When Nama is up and running, the banks will be able to borrow far greater amounts from the ECB. Some of this money may be lent to the private sector (one hopes), but it is likely that substantial funds will be made available to the Government to finance the budget deficit.

This may be the main reason why the Irish banks were not nationalised. If they had been nationalised this transfer of funds could not occur, since the ECB cannot lend directly to government.

I’m afraid I have to disagree with this argument for why Irish banks cannot be nationalised.

Continue reading “ECB and Nationalised Banks, Again”

Jurgen Stark on ECB Operations

Here‘s an interesting speech from ECB Executive Board member Jurgen Stark about the plan for an exit strategy from the current non-standard operational framework.  Two quotes stand out for me:

As regards our area of responsibility, we are well prepared to phase out the measures we took in response to the crisis. The way these measures were implemented provides us with reasonable flexibility in unwinding them. For example, unless we decide otherwise, the maturity and size of our operations will automatically decrease, starting next year.

And, more interestingly,

It is therefore crucial to monitor the sources of funding constraints for banks. We need to judge whether these funding constraints relate to individual banks rather than to the functioning of the money market and the banking system as a whole. Our operational framework is not designed to counter funding problems at the individual bank level. Rather, our funding support is designed to alleviate funding risk to the extent that it is systemic.

Gift Horses and The Taxpayer’s Pocket

With only a couple of days to go before the key details are announced, it seems to me that confusion over the role of the ECB has now become a central feature of most journalistic discussions of NAMA (I’ll pass on speculating as to why this is the case). Take this paragraph from an op-ed on the Greens in today’s Irish Times by Deaglan de Breadun:

A key point was that the European Central Bank is prepared to provide €60 billion on favourable terms to assist the Nama process. Moreover, the more pragmatic element in the party is reluctant to look this particular gift-horse in the mouth, especially since it will not be coming from the taxpayer’s pocket.

Is the fact that NAMA is being paid for by the issuance of Irish government bonds really so hard to understand? Even the role that the ECB is playing in the process—which I discussed here—isn’t really so complicated.

Moreover, doesn’t anyone find it strange that the same people who worry night and day about the government budget deficit—the issuance of €400 million in IOUs per week—and tell us that large cuts are necessary because of it, then regularly tell us that we don’t need to worry about the costs of NAMA because it just involves printing IOUs?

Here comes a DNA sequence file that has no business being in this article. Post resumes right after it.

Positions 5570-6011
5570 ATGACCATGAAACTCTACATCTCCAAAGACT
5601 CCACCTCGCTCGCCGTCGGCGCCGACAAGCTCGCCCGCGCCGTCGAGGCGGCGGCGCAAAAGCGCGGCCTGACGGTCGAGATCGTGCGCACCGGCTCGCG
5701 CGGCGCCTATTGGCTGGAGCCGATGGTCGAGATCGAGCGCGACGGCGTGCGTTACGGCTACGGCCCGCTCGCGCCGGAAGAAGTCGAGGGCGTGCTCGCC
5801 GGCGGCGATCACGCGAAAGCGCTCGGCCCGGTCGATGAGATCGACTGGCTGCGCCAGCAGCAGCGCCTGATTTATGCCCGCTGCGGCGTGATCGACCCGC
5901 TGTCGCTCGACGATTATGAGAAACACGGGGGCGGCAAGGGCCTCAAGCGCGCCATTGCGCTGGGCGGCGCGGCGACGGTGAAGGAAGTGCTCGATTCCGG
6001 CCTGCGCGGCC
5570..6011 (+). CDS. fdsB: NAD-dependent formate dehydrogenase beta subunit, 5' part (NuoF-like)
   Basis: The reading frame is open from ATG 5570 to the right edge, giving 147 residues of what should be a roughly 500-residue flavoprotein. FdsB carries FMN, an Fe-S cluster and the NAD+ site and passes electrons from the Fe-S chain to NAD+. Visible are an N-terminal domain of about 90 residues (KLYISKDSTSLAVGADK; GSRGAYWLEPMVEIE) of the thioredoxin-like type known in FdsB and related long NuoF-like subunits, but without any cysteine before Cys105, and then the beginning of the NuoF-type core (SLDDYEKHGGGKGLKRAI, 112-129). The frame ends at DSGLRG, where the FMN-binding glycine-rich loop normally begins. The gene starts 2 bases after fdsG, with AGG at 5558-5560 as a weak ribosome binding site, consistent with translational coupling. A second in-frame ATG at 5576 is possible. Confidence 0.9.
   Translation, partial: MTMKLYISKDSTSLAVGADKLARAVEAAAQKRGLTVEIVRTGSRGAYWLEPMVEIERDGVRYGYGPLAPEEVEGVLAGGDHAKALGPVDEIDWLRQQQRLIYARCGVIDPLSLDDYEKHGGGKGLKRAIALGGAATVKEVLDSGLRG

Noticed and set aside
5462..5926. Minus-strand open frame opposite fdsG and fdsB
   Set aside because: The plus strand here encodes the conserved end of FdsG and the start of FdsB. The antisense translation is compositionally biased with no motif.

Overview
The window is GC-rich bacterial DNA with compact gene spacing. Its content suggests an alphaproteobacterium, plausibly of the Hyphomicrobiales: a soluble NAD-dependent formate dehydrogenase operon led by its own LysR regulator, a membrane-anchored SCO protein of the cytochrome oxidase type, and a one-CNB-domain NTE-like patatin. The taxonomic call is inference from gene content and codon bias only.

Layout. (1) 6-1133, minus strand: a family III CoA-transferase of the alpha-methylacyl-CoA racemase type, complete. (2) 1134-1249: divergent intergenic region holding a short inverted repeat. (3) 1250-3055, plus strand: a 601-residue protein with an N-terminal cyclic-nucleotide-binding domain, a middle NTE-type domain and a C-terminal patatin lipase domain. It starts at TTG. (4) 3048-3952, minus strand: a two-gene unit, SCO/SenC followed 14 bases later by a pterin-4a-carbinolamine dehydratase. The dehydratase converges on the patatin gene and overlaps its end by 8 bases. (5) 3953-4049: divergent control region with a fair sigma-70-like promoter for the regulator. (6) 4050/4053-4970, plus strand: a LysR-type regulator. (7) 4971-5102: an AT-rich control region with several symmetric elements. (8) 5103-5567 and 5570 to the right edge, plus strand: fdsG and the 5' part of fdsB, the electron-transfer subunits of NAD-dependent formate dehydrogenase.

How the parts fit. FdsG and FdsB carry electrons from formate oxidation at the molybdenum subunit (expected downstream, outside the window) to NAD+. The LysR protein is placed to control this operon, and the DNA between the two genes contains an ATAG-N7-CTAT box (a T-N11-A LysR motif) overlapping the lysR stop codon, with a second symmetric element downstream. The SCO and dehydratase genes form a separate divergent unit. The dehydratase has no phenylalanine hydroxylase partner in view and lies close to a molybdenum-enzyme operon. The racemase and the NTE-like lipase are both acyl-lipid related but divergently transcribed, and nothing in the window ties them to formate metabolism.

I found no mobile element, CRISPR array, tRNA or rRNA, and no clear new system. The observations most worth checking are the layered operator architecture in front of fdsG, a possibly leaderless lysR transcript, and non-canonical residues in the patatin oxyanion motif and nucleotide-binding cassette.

One might as well say that deficit financing spending is a fantastic idea (a gift-horse from the bond market!) because it doesn’t come from the taxpayer’s pocket.

ECB Opinion on NAMA

During today’s Oireachtas Committee meeting, the Minister for Finance referred to a formal ECB opinion document on NAMA and that it was being published this afternoon. Well, lo and behold, here it is.

I haven’t had a proper chance to read this but two sections jumped out. First, on valuation of assets being transferred:

Although the measures contemplated by the draft law should restore confidence in the Irish banking system, the ECB considers it important, in line with previous opinions that the pricing of acquired assets is mostly risk-based and determined by market conditions. The preference expressed in the draft law for the long-term economic value of assets, rather than current market values, requires careful consideration in this context. In particular, it should be ensured that the assumptions to determine the long-term economic value of bank assets will not involve undue premium payments to the participating financial institutions to avoid creating inappropriate incentives from their side as regards the use of the scheme.

And on nationalisation:

the ECB notes that the Irish Government shares the guiding principle that the preservation of private ownership is preferable to nationalisation. If the NAMA scheme will be successful in this respect, this strategy should help to avoid, in the short-term, the high costs involved in nationalisations and, in the medium-term, the risk of banks’ objectives being diverted from profit maximisation to alternative goals that might distort the market structure and jeopardise the level playing field.  

The opinion is silent on what should happen when their preference for pricing that is “mostly risk-based and determined by market conditions” comes into conflict with their preference for preserving private ownership.

Lenihan on the ECB and the Guarantee

In my earlier post on the government’s criticisms of the IMF, I left out what was probably the most interesting argument because it raised a number of other issues.

Speaking on This Week on Sunday, the Minister for Finance criticised the IMF’s assessment of the cost of the liability guarantee on the grounds that the guarantee would not be called on. I’ve already noted that this is a somewhat spurious way to look at the cost of the guarantee. However, what was particularly odd about the Minister’s comments was his particular explanation of why the guarantee would not be called upon.

Continue reading “Lenihan on the ECB and the Guarantee”